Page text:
Additionally, our divine regeneration is one of God’s good and perfect gifts. It’s interesting that James 1:18 reminds us of our salvation. After James’ explanation about overcoming temptation, he wants us to be reminded that God “…begat us…” It’s the idea of being “born again” as explained famously in John 3:1-21; 1 Peter 1:3; and

1 Peter 1:23.


Don’t overlook the fact that the specific people to whom James is writing were at one-point unsaved people. Each of them individually had a point of conversion to Christ, just like Christians today. These believers were well aware of what life was like without Christ, previously being slaves to their sinful flesh. By mentioning their regeneration, their conversion to Christ, James is subtly reminding them of what God did for them through Christ, and that they should walk in victory and not defeat in the midst of temptation.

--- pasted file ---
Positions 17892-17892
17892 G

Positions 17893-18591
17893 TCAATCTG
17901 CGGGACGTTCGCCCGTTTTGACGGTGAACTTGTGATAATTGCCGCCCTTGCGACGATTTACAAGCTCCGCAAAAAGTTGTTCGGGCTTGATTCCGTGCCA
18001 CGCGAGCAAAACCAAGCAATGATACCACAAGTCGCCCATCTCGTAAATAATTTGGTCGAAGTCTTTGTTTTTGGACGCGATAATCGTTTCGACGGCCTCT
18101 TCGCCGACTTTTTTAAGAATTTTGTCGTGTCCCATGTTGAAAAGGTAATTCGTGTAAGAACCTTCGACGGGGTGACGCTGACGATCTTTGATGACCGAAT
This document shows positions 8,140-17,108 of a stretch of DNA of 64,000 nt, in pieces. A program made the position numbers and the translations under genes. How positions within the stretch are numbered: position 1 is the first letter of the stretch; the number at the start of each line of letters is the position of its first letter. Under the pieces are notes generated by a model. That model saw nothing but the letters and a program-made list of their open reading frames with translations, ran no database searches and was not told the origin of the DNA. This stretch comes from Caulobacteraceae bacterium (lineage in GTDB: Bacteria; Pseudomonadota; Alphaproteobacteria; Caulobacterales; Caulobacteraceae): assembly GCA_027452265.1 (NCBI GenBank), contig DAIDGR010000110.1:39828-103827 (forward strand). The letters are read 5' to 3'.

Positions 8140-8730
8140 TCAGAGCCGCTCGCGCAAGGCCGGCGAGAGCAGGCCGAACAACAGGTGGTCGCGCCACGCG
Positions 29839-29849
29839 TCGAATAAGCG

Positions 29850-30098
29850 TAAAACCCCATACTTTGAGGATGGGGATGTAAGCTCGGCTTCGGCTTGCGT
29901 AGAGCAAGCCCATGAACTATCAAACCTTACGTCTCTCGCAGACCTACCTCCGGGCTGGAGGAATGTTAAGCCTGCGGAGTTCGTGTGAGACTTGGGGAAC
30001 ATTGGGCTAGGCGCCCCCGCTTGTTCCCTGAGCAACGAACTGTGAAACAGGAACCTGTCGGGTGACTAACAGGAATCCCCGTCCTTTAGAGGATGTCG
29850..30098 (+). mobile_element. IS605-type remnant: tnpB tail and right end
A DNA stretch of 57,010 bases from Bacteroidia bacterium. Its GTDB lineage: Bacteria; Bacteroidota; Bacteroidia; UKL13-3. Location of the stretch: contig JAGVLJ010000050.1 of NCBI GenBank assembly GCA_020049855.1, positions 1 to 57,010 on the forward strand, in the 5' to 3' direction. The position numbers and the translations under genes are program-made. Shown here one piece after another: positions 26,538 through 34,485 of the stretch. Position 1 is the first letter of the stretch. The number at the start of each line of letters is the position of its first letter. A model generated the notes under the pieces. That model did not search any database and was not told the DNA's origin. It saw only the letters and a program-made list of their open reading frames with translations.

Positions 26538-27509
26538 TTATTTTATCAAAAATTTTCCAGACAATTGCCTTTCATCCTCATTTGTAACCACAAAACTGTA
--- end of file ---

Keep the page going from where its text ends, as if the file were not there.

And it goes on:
Similarly, the apostle Paul explains in Romans, that because of all God in Christ did for our justification, believers should “present your bodies a living sacrifice, holy, acceptable unto God, which is your reasonable service.” (Romans 12:1)


Not only does our heavenly Father provide the good and perfect gifts of His unchanging

character, and our regeneration, but He also references the “Word of Truth.” Specifically, that which we are to be “swift to hear” in the midst of temptation is the “word of truth.” (James 1:18) God has provided His Word through the Bible and certainly it is one of His good and perfect gifts.


Instead of listening the deceitful voices of the world, the flesh, and the devil, we are to be “swift to hear” the word of truth.